Another anonymous commenter (please sign comments) criticizes my use of the term "fear", and I think that's legitimate and, to be honest, I was using it to generate a reaction. But if the Middlebury decision to ban it "was driven by the fact that faculty members were annoyed at student research laziness", then I can think of much better ways of dealing with the latter. The problem here is not Wikipedia but student research skills. Judy Redman's comments essentially agree with the kind of critical engagement model I am suggesting, adding that "The exercise of validating data would be useful."

6 comments:

Matt Page said...

I had a conversation with a friend about it the other day. He said "Wikipeida is the sum of all human knowledge". I replied (somewhat tongue in cheek) "or is it the sum of all human ignorance". The truth is obviously somewhere in between, but it's useful to be aware of those two extremes.

Like any encyclopaedia, it's a good starting point, but not somewhere I'd feel comfortable quoting from, unless I knew from researching elsewhere that what it said was reasonably well supported.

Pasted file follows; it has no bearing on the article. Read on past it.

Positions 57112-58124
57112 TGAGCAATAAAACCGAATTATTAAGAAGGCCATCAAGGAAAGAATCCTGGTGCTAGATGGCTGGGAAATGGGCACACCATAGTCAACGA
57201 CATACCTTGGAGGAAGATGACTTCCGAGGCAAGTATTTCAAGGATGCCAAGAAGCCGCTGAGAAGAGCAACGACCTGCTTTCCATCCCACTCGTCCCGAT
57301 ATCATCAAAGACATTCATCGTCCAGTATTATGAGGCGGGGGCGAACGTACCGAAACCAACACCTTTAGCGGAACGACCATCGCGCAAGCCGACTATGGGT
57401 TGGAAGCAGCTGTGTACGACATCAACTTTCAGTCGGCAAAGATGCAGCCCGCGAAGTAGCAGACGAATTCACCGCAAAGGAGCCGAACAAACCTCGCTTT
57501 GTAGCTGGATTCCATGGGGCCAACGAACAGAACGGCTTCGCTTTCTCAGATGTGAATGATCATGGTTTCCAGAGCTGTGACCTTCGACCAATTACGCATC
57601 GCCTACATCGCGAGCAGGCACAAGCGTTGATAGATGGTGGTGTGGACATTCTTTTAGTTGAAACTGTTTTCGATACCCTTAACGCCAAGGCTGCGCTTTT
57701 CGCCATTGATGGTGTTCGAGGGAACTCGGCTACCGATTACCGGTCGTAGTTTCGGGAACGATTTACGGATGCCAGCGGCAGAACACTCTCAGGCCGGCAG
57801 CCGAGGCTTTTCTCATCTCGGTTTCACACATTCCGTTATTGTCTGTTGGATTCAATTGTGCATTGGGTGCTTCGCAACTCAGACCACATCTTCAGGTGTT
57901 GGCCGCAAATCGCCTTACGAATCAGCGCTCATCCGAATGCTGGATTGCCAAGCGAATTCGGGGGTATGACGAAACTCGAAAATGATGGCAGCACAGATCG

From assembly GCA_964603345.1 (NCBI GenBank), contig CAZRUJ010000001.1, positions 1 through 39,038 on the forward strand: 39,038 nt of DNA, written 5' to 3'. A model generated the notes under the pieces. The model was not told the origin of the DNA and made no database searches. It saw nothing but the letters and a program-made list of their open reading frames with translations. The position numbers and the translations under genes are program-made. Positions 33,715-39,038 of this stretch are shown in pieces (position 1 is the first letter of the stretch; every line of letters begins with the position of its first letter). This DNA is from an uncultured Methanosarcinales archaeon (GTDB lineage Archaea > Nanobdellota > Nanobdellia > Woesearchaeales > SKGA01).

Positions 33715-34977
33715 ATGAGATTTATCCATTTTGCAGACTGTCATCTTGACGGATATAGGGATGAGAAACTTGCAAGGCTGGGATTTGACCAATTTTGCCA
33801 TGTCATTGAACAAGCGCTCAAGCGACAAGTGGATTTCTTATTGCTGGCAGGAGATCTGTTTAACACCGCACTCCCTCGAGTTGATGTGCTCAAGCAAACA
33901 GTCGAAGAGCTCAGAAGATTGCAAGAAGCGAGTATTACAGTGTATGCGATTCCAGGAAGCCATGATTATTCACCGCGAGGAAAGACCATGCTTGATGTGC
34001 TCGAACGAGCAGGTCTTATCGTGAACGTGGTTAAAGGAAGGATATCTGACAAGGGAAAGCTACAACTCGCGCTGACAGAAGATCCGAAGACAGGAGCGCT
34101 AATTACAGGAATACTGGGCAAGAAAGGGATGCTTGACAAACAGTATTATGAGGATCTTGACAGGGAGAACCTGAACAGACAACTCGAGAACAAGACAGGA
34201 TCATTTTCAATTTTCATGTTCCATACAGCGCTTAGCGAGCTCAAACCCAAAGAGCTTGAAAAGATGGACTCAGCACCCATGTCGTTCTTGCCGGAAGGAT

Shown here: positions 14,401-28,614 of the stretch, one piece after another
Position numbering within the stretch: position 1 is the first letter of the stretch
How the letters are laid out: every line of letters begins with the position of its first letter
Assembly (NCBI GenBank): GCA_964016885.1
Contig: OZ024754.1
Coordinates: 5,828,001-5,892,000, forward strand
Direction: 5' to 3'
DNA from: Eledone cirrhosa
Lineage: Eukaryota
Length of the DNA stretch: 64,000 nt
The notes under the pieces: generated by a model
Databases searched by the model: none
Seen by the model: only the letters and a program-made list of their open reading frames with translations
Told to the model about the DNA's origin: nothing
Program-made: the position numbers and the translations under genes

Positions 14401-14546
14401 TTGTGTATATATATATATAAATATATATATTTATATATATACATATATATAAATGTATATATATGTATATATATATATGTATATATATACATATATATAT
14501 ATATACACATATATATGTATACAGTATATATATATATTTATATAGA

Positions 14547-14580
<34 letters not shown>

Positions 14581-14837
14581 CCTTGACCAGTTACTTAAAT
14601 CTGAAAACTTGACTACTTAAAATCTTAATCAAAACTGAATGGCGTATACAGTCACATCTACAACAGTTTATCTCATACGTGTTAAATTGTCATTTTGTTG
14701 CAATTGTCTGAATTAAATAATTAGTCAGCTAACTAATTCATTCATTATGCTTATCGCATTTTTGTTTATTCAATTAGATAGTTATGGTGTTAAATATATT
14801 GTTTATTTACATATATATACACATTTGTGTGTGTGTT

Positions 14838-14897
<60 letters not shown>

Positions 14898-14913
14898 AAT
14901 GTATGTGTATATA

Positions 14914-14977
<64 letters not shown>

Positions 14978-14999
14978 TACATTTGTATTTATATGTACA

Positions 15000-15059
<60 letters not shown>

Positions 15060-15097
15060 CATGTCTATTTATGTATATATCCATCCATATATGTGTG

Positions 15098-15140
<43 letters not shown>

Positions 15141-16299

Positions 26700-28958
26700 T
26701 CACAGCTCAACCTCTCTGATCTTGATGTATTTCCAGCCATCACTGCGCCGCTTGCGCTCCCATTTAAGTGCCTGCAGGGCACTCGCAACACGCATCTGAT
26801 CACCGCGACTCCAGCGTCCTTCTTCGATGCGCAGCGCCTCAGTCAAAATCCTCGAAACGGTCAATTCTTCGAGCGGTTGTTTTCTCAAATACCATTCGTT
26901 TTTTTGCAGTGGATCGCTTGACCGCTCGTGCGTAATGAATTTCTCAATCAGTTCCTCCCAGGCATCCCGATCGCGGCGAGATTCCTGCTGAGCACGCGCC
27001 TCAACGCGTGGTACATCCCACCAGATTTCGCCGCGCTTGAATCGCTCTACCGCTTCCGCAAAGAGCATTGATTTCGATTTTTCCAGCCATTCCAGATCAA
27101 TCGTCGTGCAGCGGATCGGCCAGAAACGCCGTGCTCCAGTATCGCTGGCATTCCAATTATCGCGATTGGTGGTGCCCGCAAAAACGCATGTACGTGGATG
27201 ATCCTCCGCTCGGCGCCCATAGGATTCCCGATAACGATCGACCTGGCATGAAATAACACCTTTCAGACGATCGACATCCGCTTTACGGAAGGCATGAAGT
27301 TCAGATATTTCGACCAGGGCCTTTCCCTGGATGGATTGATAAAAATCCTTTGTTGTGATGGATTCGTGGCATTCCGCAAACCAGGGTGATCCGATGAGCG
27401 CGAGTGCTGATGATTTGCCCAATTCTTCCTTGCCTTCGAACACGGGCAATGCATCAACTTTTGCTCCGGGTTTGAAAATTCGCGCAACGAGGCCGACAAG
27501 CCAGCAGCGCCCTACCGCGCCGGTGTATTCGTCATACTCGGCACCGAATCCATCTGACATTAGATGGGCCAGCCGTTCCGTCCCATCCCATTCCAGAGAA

Academics should assess students' use of it similarly.

Matt

Eric Rowe said...

I tend to think that every source of information should initially be treated as though it came from any Tom, Dick, or Harry, including books and college lectures. Researchers needs to bring along enough critical thought to demand the actual evidence from everyone and not simply to believe something because they heard it from experts. For me Wikipedia is a handy tool, and often the first stop I make online when I have a question. I can tell when I'm reading a good article and what kind of reasoning and evidence it depends on. If it's a bad article I will find out soon enough and disregard it. If it's a good article then it will also give me ideas of where I need to check next for information in primary sources and important secondary literature. Rather than steering students away from Wikipedia, teachers should recognize it as a tool providing fodder for one's practice of critical thinking. And if students reflect the use of it in papers, the comment in red ink should say, "How do you know this is true?" rather than, "Don't use Wikipedia."

Brian Mooney said...

Excellent posting, Mark. As a fellow academic, I can say this is a hot issue in some circles. I tell my science students to start with Wikipedia, if they want, but then to find solid internet sites or other sources of information, and NEVER cite Wikipedia as a source (at least not now).